The pace and size of this accelerated program of recruitment.S. and there are encouraging signs of improvement in the overall strategic oversight of security sector development. al.53 The urgency of building up units. military official with experience in Afghanistan concurred with this view. cit.504 to meet the current goal of expanding the ANA to 134.S. military official. et. trumped concerns about the need for quality. senior U. September-October 2009.600 or 1. 57 Crisis Group interview. Desertion rates were high and prolonged absences from the field common. 55 Tier 1 OMLTs are partnered with ANA infantry and combat support units. But NTM-A/CSTC-A also estimates that it will need to fill a shortfall of 2. subsequently faced a shortage of much-needed resources. it may well be difficult for NTM-A to keep pace with army and police development. Mazar-e Sharif. forces. however. discipline and comprehensive literacy training. ISAF and the defence ministry even more complex. significantly limited their impact and presence.54 The ANA. mid-level Afghan officers. op.A Force in Fragments: Reconstituting the Afghan National Army Crisis Group Asia Report N°190. Operational Mentor and Liaison Teams (OMLT) were introduced in 2005. Washington DC. cit. spent $797 million on army development in 2004.S.000 by fall 2010. to decide in September 2003 to rebuild the Afghan army from the grassroots.S. including U. op. 59 . leaving some Afghan units waiting for as long as three months before another mentoring team was assigned. NATO nations for the most part remained on the sidelines of this process. with reports that some OMLT leaders in the north have proved particularly reluctant to fully engage their Afghan partners.S. however. p. less than half of the 71 teams could be deployed anywhere in country.S.S. NATO established the NATO Training Mission-Afghanistan (NTM-A) at its 60th Anniversary summit at Strausbourg-Kehl. while Tier II OMLTs are generally partnered with ANA staff in unit headquarters. As the insurgency expanded and security deteriorated. $788 million in 2005 and $830 million for fiscal year 2005-2006.55 Restrictive rules of engagement. began inserting teams of American soldiers known as Embedded Training Teams (ETTs) into ANA units in 2003. The 1. A number of experienced Afghan soldiers cited several instances in which disagreements between their European and American counterparts during battles resulted in dozens of ANA casualties. ETTs deployed for police training. and NATO training teams in the field. particularly trainers.800 personnel for current staffing requirements..60 Recent changes to the disjointed command structures undoubtedly will improve operations on the ground.56 U. 61 Two separate briefing memos on NTM-A/CSTC-A prepared in January 2010 give different figures for the required number of trainers. p. While a welcome addition. however. al. 12 May 2010 Page 8 unprepared”. 36. ISAF and U. Thruelsen. funding and an expansion of development programs for Afghan security forces. With additional U. senior U. Crisis Group interview.. military officer. in part to resolve administrative and logistical barriers between coalition partners supporting security force development. 60 Crisis Group interview. saying that Afghan army operations suffered for years from a lack of cohesive command and control between the ministry of defence. op. p. the U. NTM-A places army and police training under dual-hatted control of the NTM-A commander who also has mission oversight over CSTCA. as the need to enhance the ANP became apparent.61 Time remains the ultimate test of the effectiveness of these changes and challenges. 56 Younossi. OSC-A was reorganised in 2005 into the Combined Security Transition Command-Afghanistan (CSTC-A).S. These circumstances ultimately led the U.S. 203. 58 Younossi.600 to 1. ANA units were typically on a nine-month cycle. however.800 cited in each of the memos represent the shortfall in number of personnel needed to fulfil current needs. Washington DC. 53 Crisis Group interviews. B. The U. Thruelsen. NATO established the ISAF Joint Command (IJC) to control the operational areas.S. cit. 21 January 2010.. et. CSTC-A has been the main provider of resources and manpower for training and equipping all branches of the Afghan security forces. Since 2005. forces. For instance. American and other international troops. In parallel.. 23 June 2009.58 ANA soldiers in insecure regions such as Helmand and Kandahar province described the problems of working simultaneously with British. and Afghan military officials have complained that OMLT leaders are often far less proactive than their American counterparts. FORCE GENERATION With greater U. they also made the multi-track command structures of U. Like ETTs.S.S. With an estimated shortfall of about 1. In April 2009. to fill the gaps. training. 30 July 2009.59 A senior U. While most OMLTs were deployed for six months. under ISAF command. OMLTs consisted of officers and noncommissioned officers (NCOs) drawn from contributing nations and tasked with training ANA units in the field and providing support services. deployment and financial investment has since increased every year. 54 Rashid.57 Mismatched deployment cycles between ANA units and OMLTs also created challenges. This has improved overall strategic oversight of security sector development. 39..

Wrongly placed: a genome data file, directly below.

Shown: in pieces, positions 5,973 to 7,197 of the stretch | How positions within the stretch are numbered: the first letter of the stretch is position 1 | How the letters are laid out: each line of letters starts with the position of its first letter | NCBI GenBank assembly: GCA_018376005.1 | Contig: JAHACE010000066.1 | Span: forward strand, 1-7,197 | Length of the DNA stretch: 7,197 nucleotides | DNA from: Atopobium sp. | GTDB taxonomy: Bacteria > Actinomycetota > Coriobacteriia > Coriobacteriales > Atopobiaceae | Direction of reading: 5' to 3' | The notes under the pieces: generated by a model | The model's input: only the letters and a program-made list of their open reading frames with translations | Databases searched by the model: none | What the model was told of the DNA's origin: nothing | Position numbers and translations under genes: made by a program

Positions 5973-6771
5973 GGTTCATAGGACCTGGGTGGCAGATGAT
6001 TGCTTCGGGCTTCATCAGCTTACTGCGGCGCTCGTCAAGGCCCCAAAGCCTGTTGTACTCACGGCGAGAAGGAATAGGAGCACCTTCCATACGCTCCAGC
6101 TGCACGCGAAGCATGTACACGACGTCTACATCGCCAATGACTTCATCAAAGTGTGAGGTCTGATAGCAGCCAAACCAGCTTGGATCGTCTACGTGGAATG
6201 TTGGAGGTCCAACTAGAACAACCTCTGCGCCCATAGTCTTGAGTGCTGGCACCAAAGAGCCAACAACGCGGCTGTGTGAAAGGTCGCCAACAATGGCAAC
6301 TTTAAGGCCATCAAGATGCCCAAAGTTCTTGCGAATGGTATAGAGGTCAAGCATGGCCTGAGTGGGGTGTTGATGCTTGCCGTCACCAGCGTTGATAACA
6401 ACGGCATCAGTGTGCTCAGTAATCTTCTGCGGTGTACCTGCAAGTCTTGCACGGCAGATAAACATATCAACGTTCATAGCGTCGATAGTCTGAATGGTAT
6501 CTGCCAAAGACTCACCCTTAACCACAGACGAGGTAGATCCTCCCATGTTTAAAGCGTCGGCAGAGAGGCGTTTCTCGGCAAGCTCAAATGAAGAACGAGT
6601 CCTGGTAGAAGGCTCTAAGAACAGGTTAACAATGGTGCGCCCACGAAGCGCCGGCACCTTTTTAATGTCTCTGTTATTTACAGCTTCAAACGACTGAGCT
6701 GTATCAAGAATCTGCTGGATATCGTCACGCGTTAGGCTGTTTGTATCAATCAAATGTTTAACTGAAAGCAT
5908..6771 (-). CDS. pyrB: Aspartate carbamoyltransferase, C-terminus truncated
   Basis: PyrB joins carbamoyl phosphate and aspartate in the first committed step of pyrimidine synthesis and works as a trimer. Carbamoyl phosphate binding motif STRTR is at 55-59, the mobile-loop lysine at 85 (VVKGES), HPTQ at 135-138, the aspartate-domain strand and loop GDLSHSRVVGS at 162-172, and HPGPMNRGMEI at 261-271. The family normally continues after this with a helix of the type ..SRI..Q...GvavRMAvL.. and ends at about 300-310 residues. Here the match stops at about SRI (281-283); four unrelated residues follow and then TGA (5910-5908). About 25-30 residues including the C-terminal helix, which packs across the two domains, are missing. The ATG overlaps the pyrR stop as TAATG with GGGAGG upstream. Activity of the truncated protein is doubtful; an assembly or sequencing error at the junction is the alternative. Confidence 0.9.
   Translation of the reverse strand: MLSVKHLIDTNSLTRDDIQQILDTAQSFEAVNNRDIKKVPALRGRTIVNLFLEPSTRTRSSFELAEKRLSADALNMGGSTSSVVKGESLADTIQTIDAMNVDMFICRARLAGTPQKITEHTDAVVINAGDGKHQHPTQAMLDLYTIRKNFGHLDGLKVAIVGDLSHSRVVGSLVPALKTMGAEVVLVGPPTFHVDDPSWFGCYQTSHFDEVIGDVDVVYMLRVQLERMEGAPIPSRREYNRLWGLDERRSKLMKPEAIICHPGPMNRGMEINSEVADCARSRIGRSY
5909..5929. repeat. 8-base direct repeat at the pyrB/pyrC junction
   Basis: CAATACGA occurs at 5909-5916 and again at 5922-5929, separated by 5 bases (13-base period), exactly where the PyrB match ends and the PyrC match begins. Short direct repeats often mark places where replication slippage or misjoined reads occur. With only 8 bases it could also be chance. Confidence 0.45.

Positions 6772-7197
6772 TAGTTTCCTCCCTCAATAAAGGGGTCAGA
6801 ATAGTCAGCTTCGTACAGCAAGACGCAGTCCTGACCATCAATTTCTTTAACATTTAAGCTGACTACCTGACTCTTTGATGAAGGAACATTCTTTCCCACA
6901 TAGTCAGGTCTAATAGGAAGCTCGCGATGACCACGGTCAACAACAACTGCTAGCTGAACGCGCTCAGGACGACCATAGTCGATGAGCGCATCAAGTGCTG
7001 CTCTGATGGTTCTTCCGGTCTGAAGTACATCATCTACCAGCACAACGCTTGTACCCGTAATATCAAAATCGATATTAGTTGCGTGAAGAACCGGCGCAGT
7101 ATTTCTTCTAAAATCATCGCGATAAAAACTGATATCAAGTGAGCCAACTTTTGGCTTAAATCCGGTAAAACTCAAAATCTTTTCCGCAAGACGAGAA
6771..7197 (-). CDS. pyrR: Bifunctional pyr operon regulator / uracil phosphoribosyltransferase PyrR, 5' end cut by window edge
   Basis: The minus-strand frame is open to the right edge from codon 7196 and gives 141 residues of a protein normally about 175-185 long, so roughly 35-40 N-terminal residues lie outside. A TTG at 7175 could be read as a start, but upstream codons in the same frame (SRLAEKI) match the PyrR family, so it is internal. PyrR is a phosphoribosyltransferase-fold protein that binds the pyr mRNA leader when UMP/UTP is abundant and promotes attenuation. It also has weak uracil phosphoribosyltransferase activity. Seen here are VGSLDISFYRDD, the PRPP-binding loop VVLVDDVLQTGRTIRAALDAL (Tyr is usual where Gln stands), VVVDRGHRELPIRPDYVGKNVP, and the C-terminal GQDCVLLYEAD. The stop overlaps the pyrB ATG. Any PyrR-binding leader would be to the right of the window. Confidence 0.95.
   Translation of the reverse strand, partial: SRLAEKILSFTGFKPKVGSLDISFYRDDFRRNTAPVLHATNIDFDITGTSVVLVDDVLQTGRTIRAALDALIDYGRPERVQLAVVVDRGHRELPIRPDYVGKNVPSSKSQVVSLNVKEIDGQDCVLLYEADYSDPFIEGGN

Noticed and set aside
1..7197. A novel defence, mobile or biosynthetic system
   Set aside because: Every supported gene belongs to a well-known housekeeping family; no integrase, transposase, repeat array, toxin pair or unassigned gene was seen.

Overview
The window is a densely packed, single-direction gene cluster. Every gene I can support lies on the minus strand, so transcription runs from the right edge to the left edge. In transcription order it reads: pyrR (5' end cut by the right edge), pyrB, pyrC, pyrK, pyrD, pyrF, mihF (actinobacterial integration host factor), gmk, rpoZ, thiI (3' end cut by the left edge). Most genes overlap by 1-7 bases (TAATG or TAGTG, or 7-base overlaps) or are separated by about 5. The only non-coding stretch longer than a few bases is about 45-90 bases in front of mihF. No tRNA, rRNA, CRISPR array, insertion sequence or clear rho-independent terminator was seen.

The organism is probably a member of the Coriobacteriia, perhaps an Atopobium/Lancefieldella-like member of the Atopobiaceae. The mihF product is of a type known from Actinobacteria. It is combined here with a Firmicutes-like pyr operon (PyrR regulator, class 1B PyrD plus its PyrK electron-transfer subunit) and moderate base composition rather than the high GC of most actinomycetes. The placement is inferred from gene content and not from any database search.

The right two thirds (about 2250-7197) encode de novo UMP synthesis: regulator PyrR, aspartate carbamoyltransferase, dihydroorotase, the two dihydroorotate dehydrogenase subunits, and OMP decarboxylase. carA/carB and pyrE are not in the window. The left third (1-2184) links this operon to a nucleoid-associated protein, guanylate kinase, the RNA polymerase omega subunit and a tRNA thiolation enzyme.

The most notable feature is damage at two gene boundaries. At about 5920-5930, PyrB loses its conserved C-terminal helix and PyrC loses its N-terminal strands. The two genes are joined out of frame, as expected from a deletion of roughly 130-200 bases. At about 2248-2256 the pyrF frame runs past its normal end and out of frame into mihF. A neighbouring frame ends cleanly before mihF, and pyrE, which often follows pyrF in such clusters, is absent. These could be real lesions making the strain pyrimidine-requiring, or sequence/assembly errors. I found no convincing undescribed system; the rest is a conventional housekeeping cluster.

SPO-2009-007. 71 Inspector General’s Office. A January 2009 analysis by the U. Even then.. U.731 trainers had been assigned out of the 4.S. noted that only one in four ANA personnel had enough basic education to operate manual or automated accounting systems. and ISAF advisers have focused primarily on infantry training and partnering on combat operations to enhance operational readiness.S. 3. 12 May 2010 Page 9 Task Force Phoenix. the current infantry-centric approach to training will likely persist. and a potential delay in the efficient expansion and sustainment of properly equipped” troops. and Afghan staff. 30 April 2010.688 ETTs and Police Mentor Teams (PMTs). Kabul. including accounting systems. p. “inadequate program management” and “insufficient quality control”. p. Inspector General of the United States Department of Defense. op.66 While 23. OMLTs and ETTs may only consist of four or five internationals. 70 Gen. 38.504. There are.64 In many cases. McChrystal. According to General McChrystal. op. many advisers have partnered mainly with senior Afghan staff.19. 69 SIGAR. This has helped expand mentoring programs both for the ANA and ANP but personnel shortages remain a problem.68 A CSTC-A logistics training contractor. only 1.63 The U. U. SPO-2009-007. GAO 09-267. the vast majority were streamed into infantry slots. cit. 30 August 2009. For instance. p. few guarantees that improvements within CSTC-A will produce more cohesion in building the ANA. With the priority given to rapid ANA expansion. significantly circumscribing any benefits at the field level. 17.172 soldiers graduated from various ANA training institutions in the first quarter of 2010. The same conclusion was reached in two recent audits of the construction of ANA garrisons in Laghman and Kunduz provinces. including providing logistical and tactical support. cited in the GAO report. January 2009. SPO-2009-007. Report No. Report No. Report No. “Commander’s Initial Assessment”. p.S. 67 SIGAR. Report No. SPO-2009-007. cit.69 CSTC-A’s lax oversight of weapons is symptomatic of larger problems. thus increasing dependence on U.S.71 As the ANA expands. international forces are required in some cases to move in groups of no less than nine when they travel outside the perimeters of forward operating bases in Kandahar and Helmand.S. 39. and Field the Afghan National Security Forces”. 30 September 2009. Department of Defense. which is run under the aegis of the ISAF Joint Command. 30 September 2009. reduced readiness in the use of NATO weapons already provided to ANSF. op. however. Although NTM-A/CSTC-A has pushed for administrative reform within the defence ministry and has been a vocal advocate for legislation that would devolve power from Kabul to the field. 30 September 2009.65 Furthermore. leaving a shortfall of about 2. But the army’s logistics capabilities have been neglected. Stanley A. resistance from highranking MOD and ANA officials has slowed progress on “Report on the Assessment of U. Government Accountability Office (GAO) revealed that Afghan security forces were unable to account for thousands of weapons donated to the army and police over the last eight years. which noted “the lack of an ANA master plan for facilities development”.67 Despite clear recognition from a number of senior NTM-A and Afghan officers of the need for more balance between combat and specialised support training.S. an inefficient use of Afghan National Security Force Funds. It was not until 2007 that CSTC-A recognised the problem and assigned several advisers to the MOD’s logistics sections. 30 September 2009.S. and ISAF forces for tactical elements such as supplies and transport. Out of 5. Department of Defense. has deployed a brigade of active duty soldiers to supplement the shortfall but security requirements have been too restrictive for the additional staff to be effective. and undermining accountability. in Regional Command-South (RC-South). 63 NTM/CSTC-A Command Briefing.235 trainers required to meet the goal of 134. U. 30 April 2010. erasing what little institutional memory remains amid rapid rotations of CSTC-A staff.097 had been assigned as of May 2009. Government Accountability Office. Department of Defense. Equip. Washington DC. and Coalition Plans to Train.A Force in Fragments: Reconstituting the Afghan National Army Crisis Group Asia Report N°190. The report cited inadequate numbers of U. 14 January 2010. poor management and limited data about weapons stored at the ANA central depot as the main reasons for “significant lapses in accountability”.000 troops by autumn 2010. Contractors have come to dominate every facet of the mission in Afghanistan. oversees training at the Kabul Military Training Centre. while about 54 out of 65 OMLTs were fully staffed.S.70 He also noted how these problems had also led to: “poor contract performance. 65 Ibid. which means that some ANA units in remote and particularly insecure areas are not receiving the necessary in-field training. 39. these concerns appear to be falling on deaf ears both in ISAF HQ and in international capitals. 66 Inspector General’s Office. 68 . 64 Inspector General’s Office. cit. the lack of continuity and insufficient project oversight has reinforced “the perception of corruption within ISAF and the international community”. only 2. 55. NTM-A/CSTC-A must institute greater scrutiny of contracts and general oversight. figure 3.S. p. resulting in fundamental weaknesses in the ANA’s logistics and support. resulting in widespread theft and abuse. the majority of U. 62 “Lack of systematic tracking raises significant accountability concerns about weapons provided to Afghan National Security Forces”. p.62 According to January 2010 NTM-A estimates.